I think that most people have something that they’re really passionate about. And mine is cars. I work with them. I drive them. I covet them. I get excited about seeing each wave of new releases, and every one of the tweaked features. I’ve been known to say things like, “Wow, I love the new gearstick design!” and in tones of tragedy; “Oh no, why did they get rid of the cupholder?” So, as a driving enthusiast, you might think that I’m sceptical about the move towards lazy driving. Automatic braking? Assisted parking? Spontaneous headlight adjustment? Bring it on!
You see, the so-called ‘lazy driving’ movement has many motivators, and while we all love a bit of gadgetry for gadgetry’s sake (well, I do, anyway), most of lazy driving is to do with ease, convenience and safety.
By 2010, there were already more than 1 billion cars on the planet and that number has continued to grow – as have our expectations of what they can do. While some people still take pride in the maintenance of their vehicles, merrily topping up the oil as they buff and polish the bodywork every weekend, a growing number of us don’t want to get our hands dirty popping the bonnet and refilling the water, even assuming that we know how to do that. We’d rather not have to check our tyre pressure, put in de-icer or change the oil (that’s what mechanics are for!). Heck, some of us don’t even want to actually drive the things, enthusiastically checking the progress of the development of the self-driving car at every opportunity. So, yes, that could be called ‘lazy’, but the adaptations and developments being made to accommodate that, are pure genius, and if people don’t know how to maintain their cars, then it’s surely safer to take that element away. It’s one of the reasons I welcome the electric vehicle as the car of the future.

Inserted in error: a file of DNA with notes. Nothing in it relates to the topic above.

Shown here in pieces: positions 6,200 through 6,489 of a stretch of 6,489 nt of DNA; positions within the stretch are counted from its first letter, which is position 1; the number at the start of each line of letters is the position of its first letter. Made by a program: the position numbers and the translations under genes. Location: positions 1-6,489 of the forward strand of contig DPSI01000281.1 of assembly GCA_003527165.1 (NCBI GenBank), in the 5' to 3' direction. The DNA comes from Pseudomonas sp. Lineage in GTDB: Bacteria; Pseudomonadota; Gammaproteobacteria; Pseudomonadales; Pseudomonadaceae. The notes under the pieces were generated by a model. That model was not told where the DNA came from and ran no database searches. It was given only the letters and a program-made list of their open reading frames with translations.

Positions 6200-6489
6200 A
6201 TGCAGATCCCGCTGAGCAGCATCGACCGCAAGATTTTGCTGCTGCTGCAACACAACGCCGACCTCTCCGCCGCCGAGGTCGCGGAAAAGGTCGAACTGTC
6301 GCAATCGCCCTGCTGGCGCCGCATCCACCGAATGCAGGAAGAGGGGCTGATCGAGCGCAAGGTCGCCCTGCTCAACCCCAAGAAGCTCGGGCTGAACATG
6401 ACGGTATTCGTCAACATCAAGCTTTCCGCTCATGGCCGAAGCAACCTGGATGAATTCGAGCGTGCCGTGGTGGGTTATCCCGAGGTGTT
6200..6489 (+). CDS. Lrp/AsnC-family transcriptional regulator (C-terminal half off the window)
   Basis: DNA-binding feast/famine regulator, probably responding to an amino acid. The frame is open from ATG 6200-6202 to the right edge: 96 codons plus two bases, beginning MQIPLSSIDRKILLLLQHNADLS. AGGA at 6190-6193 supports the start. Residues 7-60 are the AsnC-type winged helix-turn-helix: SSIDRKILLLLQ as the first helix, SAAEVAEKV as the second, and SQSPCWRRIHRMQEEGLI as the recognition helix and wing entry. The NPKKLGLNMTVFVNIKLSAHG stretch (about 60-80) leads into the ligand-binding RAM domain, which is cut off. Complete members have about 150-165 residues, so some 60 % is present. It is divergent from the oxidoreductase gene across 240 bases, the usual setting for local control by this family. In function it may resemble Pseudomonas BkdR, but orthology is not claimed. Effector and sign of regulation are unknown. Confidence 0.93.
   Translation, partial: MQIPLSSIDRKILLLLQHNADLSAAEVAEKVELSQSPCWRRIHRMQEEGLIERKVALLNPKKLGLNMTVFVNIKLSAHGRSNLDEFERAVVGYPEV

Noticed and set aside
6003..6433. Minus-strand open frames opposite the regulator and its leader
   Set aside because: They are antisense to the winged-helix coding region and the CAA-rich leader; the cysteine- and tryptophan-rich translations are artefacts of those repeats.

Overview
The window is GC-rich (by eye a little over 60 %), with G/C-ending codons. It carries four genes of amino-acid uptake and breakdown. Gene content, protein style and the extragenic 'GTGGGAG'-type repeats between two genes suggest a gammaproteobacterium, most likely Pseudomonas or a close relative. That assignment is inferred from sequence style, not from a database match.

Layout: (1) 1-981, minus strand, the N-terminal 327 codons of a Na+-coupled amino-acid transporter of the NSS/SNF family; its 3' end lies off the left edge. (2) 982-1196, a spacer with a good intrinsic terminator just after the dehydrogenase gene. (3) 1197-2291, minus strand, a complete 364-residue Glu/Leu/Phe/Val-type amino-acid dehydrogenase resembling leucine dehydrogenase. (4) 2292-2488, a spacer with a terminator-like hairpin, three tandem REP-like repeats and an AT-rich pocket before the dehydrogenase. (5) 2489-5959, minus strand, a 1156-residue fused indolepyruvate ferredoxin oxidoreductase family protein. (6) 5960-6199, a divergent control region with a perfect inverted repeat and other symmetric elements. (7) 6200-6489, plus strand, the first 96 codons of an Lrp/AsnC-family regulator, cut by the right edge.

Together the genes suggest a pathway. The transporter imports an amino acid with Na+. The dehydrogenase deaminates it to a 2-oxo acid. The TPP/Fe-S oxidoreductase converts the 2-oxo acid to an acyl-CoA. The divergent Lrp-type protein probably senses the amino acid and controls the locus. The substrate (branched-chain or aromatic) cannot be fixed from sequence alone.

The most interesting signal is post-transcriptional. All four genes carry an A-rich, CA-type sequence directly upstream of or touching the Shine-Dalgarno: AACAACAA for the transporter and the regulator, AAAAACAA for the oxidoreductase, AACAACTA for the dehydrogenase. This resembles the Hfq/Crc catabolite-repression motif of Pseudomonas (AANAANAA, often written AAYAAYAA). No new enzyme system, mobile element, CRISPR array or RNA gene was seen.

I read, the other day, about a proposal to create a ‘superfast’ charging network for electric vehicles. In 2017 the UK installed 2,833 regular electric vehicle charging points, ranking us joint third on an index charting the countries best prepared to welcome electric. This new network would mean that cars could be charged in just 5-12 minutes, making the UK leaders in the field and removing the major objection that most people have to ditching the diesel and petrol.
The thing is, that while most people know the environmental benefits of switching, few appreciate the beauty of electric from the lazy driver perspective: There is no oil to check and change; they need no water; there are no spark plugs, wires, timing belts, or other moving parts that have an expensive tendency to go wrong. In fact, the electric motor only has one moving part – the shaft – and that’s incredibly reliable. Not only is this of benefit to the lazy driver, but also the frugal; maintenance costs plummet. And because of this, and the reduced likelihood of the cars going wrong, they better maintain their value than their petrol and diesel peers. Then – as if you needed more – there are all the things I mentioned at the beginning; assisted parking (I mean, really, who doesn’t want that?); automatic headlight control; and intelligent braking, which has to be one of the best safety features available.
In my view, lazy driving is more about evolution than anything else. It’s about seeing problems and fixing them.
Would I be happier if all inexperienced drivers had cars that automatically braked upon detecting dangerous situations? Yes, I would. And I’d say the same for older drivers with reduced reaction speeds.
Would nervous drivers be happier in cars that could park themselves? Undoubtedly. Not because they shouldn’t have to learn how to park, but because sometimes it’s just easier. Parking with an audience can be stressful at the best of times and it’s when you feel under additional pressure that accidents happen.
As for lower maintenance cars, well, the less you have to do with a vehicle the less there is to go wrong.
So, the question I put to you is this: are we becoming a generation of lazy drivers, or are we becoming safer drivers? When we’re talking about adapting our vehicles for optimum hassle-free performance, I’d say that lazy driving is no bad thing.
Debbie Kirkley is co-founder at OSV Ltd.